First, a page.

Each team is considered to be a separate group that may not mix with other teams either in the paddock or at other times. Teams have created sub-groups within their groups to minimise the loss of personnel in the case of a positive test. This does mean there is a risk of a car or cars not running in sessions should too many personnel either have to submit themselves for testing on the basis of contact or give a positive test.
Those in the paddock are required to wear masks to minimise the risk of spreading COVID-19. Those working for the teams must also used additional protective equipment, as well as observing social distancing in and out of the garage.
Few media are allowed to be at the circuit and those who are there are not allowed to enter the paddock or have close contact with team personnel. There will be press conferences conducted online allowing accredited media to participate. TV personnel are also limited and must maintain social distancing at all times but can conduct interviews provided they follow social distancing rules.
No grid walk
While broadcasters will be permitted on the grid, this will only be in a designated and marked area, meaning the traditional gridwalk is impossible even for those few who are there.
No podium ceremony
For closed events, there will not be a conventional podium with the race director able to issue instructions for each venue on how the presentation will take place.
F1’s managing director of motorsport Ross Brawn has suggested that the trophies could be collected by drivers standing in front of their parked up cars on the main straight after the race.
Timetable and race format unchanged
The timetable and race format for grand prix weekends will be as normal, with three hours of practice on Friday split over two sessions, an hour of practice on Saturday before qualifying and then the race on Sunday. The possibility of running the second races at venue with a reverse grid qualifying race was rejected, while discussions to modify the timetable did not lead to any changes.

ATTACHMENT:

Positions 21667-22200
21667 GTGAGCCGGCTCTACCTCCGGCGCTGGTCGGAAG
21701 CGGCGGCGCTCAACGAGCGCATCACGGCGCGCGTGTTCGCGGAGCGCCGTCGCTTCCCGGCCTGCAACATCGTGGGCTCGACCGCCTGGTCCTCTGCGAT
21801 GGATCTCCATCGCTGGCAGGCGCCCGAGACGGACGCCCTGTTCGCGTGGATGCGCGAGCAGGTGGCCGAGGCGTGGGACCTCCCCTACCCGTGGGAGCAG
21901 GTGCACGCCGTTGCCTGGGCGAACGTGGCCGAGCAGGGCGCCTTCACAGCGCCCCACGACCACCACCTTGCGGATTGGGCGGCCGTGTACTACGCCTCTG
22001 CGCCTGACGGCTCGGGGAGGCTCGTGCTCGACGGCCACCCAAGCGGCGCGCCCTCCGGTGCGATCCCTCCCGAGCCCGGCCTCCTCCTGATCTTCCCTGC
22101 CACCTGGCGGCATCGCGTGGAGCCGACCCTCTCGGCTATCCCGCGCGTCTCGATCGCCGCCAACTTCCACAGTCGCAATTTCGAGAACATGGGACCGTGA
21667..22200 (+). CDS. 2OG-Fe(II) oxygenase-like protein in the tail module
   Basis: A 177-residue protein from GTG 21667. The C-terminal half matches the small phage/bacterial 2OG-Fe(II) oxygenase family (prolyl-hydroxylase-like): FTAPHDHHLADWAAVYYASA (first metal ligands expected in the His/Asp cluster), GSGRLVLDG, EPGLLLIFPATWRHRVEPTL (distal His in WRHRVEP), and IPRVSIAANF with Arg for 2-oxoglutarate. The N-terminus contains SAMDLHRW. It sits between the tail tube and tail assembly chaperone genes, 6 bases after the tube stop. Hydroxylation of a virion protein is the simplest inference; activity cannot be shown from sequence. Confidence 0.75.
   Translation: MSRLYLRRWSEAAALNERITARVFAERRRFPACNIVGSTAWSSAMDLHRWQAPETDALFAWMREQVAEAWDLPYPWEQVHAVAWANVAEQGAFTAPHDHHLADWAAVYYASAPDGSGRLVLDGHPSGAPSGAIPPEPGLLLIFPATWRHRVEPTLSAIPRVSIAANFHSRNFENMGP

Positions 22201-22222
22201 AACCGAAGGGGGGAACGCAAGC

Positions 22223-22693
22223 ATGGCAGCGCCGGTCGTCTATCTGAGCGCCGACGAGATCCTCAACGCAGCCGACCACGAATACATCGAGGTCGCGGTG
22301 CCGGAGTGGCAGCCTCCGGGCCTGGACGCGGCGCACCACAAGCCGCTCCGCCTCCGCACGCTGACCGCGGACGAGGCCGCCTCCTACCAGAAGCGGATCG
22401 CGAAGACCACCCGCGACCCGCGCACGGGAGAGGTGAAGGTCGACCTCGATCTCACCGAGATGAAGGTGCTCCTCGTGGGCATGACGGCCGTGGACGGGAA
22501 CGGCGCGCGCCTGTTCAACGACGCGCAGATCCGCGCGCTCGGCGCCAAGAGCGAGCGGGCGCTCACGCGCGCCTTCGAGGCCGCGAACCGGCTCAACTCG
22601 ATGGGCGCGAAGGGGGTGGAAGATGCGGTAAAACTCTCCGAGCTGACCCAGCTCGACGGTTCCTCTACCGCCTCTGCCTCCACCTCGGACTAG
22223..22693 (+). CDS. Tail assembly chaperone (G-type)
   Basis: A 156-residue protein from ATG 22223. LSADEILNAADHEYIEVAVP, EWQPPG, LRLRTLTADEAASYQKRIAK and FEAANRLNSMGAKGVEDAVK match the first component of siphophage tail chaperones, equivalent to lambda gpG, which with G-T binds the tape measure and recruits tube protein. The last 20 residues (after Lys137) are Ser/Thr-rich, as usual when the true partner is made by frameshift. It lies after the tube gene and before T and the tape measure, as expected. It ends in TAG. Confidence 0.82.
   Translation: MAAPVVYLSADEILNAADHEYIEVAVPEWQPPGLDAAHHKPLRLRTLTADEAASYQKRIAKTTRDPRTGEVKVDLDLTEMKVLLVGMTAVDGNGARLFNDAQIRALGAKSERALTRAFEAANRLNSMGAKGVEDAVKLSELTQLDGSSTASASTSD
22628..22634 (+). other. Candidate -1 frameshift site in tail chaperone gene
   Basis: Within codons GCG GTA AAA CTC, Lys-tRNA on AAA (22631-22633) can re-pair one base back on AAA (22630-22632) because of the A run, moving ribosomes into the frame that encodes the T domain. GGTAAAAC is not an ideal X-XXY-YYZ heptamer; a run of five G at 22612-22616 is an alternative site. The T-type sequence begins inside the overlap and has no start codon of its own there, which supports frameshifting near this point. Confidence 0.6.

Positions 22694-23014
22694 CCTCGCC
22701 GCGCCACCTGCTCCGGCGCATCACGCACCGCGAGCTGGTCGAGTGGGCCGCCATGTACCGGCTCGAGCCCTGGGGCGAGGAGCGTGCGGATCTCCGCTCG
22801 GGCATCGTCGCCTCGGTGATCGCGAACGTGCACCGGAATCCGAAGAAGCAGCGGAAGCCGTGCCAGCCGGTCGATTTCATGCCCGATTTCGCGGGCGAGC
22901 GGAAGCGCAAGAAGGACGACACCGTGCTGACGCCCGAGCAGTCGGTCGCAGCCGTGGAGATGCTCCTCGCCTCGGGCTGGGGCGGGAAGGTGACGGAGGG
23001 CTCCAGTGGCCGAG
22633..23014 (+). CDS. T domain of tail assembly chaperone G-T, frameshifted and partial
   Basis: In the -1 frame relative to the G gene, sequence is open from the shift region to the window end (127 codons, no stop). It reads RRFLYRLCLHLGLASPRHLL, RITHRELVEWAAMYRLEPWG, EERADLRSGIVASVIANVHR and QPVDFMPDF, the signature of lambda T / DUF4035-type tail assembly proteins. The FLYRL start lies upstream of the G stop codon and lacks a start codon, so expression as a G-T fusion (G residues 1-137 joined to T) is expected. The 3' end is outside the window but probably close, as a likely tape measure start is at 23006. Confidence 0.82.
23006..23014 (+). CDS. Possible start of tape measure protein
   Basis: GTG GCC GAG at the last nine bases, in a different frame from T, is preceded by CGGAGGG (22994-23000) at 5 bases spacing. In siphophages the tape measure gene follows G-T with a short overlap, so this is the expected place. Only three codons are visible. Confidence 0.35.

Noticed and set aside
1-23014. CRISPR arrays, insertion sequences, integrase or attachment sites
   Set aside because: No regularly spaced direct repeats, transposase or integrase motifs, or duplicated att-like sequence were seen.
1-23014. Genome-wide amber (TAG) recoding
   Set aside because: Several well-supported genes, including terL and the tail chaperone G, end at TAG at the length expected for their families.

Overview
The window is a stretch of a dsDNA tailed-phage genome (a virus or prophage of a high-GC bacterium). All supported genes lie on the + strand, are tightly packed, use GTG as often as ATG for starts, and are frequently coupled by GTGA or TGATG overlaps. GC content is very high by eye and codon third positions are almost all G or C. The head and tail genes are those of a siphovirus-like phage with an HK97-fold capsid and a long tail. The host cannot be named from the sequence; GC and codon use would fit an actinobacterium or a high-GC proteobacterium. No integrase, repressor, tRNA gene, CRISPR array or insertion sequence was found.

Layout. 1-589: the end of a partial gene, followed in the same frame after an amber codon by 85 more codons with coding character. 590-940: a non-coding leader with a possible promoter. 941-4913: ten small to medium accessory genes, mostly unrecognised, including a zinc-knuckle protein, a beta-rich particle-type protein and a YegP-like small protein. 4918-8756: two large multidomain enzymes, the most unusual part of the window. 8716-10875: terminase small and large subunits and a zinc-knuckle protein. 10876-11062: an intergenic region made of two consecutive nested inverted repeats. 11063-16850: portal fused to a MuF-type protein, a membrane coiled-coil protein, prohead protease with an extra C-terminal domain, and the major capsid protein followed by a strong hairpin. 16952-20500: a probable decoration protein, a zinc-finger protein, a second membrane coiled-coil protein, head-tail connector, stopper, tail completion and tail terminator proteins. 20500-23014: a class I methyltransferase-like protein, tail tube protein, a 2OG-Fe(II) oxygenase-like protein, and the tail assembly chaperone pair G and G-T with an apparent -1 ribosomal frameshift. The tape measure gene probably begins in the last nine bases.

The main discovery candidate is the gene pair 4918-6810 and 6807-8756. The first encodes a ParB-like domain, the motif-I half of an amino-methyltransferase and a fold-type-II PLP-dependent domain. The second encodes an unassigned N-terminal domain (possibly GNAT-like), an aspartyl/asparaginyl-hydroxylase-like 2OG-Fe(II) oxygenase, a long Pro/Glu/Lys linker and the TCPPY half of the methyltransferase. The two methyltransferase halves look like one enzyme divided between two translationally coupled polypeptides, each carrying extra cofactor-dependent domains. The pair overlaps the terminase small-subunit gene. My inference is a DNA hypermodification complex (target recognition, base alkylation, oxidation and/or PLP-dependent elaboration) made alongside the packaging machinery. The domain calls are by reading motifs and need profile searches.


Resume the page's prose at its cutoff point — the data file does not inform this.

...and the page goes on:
Stewarding can be done off-site
Provision has been made for F1 stewards to do their job even if they do not make it to the the circuit should it be required. A new sporting regulation demands that they must be available and contactable at all times if off-site.
Mandatory tyre allocation
Unless the FIA and Pirelli decide otherwise, a standard allocation of tyres is now given to each driver. This comprises two sets of the hard tyre, three of mediums and eight of the softs.
Teams limited to 80 personnel
For any race designated by the FIA as a ‘Closed Event’ – as the races at the start of the championship are – teams are permitted a maximum of 80 personnel at the circuit. The regulation dictating only 60 operational personnel – defined as those who are involved with the running of the cars – remains in place.
New pre-race procedure
F1 has modified its race-start procedure, which now begins 30 minutes before the race rather than 40. Team personnel will have to remove themselves in the grid in phases, with only 16 personnel from each team allowed on the grid with three minutes remaining.
Because of the extra safety protocols that must be adhered to, the overnight curfew when personnel are not allowed inside the circuit overnight before practice begins on Friday and Saturday has been reduced by an hour.